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Source: Daily News
THE Legal and Human Rights Centre (LHRC) launched the Tanzania Human Rights Report for 2012, with violence against children taking centre stage.

Speaking at the launch, LHRC acting Executive Director Harold Sungusia said the 11th report saw new trends in human rights violations, including increased cases of child abuse.

"What we are seeing in this report, like we did in the previous report, is increased cases of violence against children as well as gender-based violence against men who are physically abused by their spouses," he explained.

Sungusia said the new report shows that defenceless children in the country continued to be victims of physical violence and sexual abuse with perpetrators continuing to be parents, close relatives and neighbours.

He said violations of children's rights were increasing despite the Child Act being in place, adding that while researchers pointed to an increased number of children totalling more than 20 million children's affairs were being handled by three different ministries.

The report, which also includes Zanzibar, shows that in 2012 alone there were 689 rape cases in the isles involving children in which 61 were sodomised and there were 287 rape cases.

"For Tanzania mainland, there were over 6,000 rape cases which were reported, 565 of which involved children below the age of 18 years," one of the researchers of the report, Pasience Mlowe, said.

Mlowe said another highlight of the report was that female genital mutilation continued to be a problem, adding that in December last year over 4,000 girls went under the knife in Mara Region. He said trying to stop the practice was a very difficult task because it was done secretly.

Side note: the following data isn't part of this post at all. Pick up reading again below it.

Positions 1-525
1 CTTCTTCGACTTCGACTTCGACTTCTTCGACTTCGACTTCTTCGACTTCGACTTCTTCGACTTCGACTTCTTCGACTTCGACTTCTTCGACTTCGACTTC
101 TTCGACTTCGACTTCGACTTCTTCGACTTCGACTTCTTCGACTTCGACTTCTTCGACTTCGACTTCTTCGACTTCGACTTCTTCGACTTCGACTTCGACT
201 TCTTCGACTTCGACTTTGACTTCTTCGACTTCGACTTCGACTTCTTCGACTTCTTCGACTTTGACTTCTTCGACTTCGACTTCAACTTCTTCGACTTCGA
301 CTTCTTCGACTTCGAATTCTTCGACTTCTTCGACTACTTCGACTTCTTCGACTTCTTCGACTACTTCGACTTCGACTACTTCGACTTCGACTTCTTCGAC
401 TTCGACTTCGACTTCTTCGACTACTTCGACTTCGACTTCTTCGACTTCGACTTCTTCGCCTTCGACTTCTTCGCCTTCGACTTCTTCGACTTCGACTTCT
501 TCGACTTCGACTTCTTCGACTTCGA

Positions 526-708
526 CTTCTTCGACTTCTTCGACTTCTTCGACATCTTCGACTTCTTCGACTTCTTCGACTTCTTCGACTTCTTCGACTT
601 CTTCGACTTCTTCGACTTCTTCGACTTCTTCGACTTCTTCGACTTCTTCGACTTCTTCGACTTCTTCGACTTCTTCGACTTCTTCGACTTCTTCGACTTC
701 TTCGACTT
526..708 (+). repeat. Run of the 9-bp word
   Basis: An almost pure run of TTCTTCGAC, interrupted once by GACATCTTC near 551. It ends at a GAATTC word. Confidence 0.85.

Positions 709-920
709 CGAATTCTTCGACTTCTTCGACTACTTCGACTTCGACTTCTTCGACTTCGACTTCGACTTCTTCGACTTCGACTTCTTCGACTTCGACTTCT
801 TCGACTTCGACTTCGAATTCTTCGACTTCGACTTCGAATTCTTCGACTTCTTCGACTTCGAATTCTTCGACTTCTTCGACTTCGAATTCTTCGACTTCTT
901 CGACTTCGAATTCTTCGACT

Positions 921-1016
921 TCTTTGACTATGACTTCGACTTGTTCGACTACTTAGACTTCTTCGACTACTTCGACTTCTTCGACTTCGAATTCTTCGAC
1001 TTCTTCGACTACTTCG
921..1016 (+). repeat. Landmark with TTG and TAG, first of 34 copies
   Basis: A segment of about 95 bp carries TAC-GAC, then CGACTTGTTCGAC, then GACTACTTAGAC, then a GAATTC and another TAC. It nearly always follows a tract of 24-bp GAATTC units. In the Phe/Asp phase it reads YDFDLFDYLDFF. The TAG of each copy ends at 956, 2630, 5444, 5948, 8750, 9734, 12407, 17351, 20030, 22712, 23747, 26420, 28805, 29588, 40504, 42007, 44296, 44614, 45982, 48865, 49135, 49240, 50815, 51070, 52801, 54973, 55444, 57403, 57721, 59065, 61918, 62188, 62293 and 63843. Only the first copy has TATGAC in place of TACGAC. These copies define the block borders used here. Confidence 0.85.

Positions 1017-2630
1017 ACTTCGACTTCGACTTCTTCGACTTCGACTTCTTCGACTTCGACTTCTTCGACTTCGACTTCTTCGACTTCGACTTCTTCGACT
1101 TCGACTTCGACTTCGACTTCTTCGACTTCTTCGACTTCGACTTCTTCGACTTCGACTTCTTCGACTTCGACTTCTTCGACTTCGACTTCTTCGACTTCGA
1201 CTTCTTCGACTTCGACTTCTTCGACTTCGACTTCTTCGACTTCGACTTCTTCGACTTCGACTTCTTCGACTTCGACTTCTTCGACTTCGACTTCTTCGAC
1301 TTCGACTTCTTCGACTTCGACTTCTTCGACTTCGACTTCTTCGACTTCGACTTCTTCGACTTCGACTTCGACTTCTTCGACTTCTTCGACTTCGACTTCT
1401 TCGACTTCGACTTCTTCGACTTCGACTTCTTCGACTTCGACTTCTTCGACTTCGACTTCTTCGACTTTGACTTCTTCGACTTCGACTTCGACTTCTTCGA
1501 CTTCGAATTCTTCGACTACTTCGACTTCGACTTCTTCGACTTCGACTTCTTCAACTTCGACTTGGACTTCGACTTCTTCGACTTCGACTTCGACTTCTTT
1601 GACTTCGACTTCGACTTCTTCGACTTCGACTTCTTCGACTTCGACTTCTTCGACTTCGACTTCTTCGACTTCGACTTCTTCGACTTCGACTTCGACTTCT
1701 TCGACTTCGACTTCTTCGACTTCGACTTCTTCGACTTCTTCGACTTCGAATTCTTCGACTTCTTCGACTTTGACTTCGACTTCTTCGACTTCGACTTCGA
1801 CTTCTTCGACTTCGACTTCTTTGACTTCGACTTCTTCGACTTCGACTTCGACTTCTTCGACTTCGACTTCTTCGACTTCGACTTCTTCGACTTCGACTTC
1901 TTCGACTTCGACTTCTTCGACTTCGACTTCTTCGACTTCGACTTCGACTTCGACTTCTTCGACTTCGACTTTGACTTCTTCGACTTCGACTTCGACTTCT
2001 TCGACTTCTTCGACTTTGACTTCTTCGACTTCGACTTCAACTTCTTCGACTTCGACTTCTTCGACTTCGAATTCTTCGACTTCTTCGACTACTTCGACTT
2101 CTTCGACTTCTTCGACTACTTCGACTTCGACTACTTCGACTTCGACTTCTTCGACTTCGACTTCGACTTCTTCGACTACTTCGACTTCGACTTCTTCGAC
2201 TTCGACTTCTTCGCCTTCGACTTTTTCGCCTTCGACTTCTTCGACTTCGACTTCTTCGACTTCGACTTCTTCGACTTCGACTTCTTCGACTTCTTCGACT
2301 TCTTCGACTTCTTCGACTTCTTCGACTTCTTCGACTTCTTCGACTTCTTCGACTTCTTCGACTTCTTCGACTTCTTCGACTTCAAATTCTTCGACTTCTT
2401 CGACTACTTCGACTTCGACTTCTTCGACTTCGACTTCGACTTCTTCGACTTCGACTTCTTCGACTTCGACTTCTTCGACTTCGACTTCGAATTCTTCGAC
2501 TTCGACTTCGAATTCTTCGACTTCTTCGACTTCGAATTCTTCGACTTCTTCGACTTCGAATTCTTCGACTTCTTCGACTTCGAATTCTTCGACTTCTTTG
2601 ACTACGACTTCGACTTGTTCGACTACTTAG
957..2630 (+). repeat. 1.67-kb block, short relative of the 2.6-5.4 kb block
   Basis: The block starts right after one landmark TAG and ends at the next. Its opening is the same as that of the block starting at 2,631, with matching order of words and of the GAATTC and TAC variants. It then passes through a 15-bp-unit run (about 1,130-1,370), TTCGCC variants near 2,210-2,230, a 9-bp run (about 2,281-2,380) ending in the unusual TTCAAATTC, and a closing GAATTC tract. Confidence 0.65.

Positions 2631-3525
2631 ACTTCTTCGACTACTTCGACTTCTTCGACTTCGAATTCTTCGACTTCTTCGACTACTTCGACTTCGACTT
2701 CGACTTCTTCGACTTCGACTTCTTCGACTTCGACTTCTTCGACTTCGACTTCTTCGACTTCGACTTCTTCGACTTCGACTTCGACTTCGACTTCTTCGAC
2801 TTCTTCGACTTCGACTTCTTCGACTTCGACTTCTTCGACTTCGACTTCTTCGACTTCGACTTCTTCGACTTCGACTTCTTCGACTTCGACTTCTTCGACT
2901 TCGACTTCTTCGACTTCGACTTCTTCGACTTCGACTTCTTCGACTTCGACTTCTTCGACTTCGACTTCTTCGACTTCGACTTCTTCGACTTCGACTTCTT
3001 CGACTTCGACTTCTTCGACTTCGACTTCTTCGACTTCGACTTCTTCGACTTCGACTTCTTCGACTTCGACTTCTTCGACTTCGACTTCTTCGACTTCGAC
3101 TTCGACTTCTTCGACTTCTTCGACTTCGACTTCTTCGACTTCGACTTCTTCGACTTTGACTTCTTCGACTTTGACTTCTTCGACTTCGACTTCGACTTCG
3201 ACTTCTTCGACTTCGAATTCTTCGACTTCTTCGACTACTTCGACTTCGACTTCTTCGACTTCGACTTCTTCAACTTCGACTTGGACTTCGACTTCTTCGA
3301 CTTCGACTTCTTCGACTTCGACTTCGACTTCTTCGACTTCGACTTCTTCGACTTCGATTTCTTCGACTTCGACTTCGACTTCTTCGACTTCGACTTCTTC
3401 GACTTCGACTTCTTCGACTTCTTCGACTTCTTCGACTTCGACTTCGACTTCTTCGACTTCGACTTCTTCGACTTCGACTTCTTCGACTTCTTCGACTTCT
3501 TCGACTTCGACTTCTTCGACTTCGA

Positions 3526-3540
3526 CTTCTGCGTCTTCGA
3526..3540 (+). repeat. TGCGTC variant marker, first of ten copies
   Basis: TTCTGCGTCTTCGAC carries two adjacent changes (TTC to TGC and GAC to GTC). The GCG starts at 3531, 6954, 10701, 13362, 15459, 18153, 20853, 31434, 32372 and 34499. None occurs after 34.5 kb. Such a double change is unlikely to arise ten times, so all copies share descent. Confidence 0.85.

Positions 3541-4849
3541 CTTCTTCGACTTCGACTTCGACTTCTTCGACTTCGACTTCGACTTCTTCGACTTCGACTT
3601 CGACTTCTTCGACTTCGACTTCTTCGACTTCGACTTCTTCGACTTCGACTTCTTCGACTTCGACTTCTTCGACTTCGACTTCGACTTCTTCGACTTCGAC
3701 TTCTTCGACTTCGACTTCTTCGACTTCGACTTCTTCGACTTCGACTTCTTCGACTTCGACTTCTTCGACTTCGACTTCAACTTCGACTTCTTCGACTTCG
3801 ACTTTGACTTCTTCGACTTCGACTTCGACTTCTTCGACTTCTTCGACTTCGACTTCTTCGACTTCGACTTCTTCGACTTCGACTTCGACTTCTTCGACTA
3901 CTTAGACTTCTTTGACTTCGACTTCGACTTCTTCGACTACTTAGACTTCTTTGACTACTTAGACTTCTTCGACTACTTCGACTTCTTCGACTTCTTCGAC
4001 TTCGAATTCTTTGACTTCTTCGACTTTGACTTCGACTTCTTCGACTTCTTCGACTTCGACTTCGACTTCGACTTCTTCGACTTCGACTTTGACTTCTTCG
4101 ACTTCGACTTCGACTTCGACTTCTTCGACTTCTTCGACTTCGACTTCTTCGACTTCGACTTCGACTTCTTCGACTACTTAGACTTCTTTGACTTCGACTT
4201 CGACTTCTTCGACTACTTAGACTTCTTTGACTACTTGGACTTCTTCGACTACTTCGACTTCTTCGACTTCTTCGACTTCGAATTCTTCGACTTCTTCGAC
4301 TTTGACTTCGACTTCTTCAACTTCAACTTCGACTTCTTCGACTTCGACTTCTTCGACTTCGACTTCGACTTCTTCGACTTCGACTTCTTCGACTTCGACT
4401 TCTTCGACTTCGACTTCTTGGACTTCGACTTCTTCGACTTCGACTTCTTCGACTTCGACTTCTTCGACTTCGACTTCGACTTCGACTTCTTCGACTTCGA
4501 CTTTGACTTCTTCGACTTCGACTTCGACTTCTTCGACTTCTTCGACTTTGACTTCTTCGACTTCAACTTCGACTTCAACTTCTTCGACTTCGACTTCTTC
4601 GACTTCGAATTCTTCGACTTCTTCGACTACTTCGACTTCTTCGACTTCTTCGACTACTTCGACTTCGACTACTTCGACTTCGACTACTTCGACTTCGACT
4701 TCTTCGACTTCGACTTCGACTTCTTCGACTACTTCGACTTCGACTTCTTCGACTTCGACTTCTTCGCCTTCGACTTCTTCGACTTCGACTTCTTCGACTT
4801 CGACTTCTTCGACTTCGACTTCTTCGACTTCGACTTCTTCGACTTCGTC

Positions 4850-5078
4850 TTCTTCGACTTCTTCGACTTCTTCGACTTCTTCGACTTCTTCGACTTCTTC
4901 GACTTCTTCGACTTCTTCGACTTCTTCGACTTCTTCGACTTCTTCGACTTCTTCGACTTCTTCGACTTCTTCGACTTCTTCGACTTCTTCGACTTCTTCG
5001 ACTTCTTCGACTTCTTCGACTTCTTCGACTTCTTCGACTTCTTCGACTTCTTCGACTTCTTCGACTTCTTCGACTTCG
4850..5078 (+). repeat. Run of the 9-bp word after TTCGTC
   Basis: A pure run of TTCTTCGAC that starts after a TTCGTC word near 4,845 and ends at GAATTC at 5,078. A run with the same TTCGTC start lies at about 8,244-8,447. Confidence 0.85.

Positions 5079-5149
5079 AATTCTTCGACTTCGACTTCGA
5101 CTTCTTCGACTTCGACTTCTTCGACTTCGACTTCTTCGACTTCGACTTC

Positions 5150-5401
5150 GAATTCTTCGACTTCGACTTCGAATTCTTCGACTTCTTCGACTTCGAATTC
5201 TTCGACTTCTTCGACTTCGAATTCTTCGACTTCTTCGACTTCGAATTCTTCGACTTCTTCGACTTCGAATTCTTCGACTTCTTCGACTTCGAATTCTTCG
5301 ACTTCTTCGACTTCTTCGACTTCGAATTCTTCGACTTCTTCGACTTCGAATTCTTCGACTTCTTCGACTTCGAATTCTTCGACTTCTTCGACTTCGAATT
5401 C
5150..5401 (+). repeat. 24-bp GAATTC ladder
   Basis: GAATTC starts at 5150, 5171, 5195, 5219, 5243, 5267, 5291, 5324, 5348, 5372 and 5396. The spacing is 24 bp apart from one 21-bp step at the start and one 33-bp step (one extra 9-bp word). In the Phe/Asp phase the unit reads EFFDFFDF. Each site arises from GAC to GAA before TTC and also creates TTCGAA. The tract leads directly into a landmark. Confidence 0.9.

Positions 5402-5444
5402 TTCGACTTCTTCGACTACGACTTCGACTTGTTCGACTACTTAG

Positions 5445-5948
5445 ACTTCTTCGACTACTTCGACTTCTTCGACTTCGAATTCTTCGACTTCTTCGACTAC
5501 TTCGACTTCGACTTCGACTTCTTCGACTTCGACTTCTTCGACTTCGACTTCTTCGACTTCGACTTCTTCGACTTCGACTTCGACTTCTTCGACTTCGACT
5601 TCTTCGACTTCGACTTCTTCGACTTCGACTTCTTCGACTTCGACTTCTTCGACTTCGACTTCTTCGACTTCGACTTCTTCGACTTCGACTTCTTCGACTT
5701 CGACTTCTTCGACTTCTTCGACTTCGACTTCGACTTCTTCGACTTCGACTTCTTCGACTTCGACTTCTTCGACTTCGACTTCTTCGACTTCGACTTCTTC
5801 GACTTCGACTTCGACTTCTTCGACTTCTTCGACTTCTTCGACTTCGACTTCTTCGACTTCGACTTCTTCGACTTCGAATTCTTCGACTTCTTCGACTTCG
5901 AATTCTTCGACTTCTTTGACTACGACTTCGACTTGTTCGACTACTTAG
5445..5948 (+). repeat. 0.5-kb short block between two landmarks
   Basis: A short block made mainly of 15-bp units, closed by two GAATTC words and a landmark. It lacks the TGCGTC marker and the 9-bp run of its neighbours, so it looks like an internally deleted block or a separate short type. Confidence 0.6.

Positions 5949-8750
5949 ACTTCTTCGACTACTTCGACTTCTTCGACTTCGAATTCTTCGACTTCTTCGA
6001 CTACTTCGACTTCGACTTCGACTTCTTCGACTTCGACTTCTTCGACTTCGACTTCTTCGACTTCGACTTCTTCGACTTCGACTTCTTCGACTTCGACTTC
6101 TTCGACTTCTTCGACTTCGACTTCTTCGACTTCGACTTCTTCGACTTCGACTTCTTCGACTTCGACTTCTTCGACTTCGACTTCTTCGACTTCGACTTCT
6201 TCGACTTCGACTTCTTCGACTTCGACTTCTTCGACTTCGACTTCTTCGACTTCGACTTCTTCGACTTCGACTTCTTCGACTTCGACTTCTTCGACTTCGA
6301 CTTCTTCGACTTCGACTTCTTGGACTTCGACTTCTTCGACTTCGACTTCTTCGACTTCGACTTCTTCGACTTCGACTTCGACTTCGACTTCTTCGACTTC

Also the report showed that widow inheritance and cleansing were among harmful practices being practised by some tribes.

"The practice of widow inheritance is common in Makete District, Njombe Region, while widow cleansing is prevalent in the Lake Zone regions," the report read in part.

The report also touched on the LHRC's concern on human trafficking, indicating that the year 2012 saw the capture of over 600 illegal immigrants and the death of 45 Ethiopian nationals in a container in Chitego forest in Kongwa District, Dodoma Region.

"LHRC is seriously concerned with trafficking in persons in the country. It is hard to believe that immigration officers are seriously working at our border posts.

Dodoma is in the central part of the country. It makes one wonder how a truck could move along borders to Dodoma without being noticed," the report reads.

With regard to consumer rights, the report noted that Dar es Salaam residents were at the risk of water-borne diseases after an official from Dawasco revealed that people had been consuming untreated water since 2010 because of the use of weak water treatment chemicals.

According to the LHRC 2012 report, the supply of counterfeit products was on the rise, adding that about 525m US dollars was spent annually on such products.

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